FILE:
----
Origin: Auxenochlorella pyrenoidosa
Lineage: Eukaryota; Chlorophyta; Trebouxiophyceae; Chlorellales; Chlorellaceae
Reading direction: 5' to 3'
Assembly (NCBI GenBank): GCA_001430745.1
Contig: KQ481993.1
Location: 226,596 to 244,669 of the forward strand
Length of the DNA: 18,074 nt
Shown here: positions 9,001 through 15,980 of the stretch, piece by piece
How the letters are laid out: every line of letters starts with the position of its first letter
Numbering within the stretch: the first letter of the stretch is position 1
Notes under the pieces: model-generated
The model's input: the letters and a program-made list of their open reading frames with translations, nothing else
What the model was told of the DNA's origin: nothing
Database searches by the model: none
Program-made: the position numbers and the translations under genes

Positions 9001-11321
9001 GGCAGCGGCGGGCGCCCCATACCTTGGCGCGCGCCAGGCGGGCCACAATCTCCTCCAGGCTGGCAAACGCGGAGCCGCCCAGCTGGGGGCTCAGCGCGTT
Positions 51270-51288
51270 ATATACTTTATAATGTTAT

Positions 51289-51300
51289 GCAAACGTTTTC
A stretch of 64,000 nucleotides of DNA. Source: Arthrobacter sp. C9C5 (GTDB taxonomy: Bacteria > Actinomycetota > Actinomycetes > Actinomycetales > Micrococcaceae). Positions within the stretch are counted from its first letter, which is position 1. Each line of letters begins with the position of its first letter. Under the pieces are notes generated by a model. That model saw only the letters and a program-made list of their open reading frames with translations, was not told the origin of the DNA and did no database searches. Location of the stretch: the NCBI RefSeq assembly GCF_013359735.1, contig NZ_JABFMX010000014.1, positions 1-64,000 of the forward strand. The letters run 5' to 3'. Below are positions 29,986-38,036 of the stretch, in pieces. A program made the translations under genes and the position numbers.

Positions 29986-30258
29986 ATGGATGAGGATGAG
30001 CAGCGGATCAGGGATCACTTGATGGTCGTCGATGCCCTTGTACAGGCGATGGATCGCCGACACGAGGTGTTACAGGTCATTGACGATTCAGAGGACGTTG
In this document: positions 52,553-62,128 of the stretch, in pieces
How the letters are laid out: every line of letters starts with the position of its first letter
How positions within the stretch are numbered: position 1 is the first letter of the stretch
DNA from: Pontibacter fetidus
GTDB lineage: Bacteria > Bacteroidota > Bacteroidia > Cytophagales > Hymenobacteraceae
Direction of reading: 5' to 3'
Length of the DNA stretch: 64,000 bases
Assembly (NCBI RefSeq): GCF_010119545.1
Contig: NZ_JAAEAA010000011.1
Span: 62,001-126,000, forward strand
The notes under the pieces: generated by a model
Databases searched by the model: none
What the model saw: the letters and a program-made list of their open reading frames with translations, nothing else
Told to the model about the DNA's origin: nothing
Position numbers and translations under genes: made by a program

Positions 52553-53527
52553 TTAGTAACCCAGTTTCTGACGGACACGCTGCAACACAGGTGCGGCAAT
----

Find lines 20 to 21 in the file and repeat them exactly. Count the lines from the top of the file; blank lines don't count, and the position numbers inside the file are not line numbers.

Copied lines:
Positions 51289-51300
51289 GCAAACGTTTTC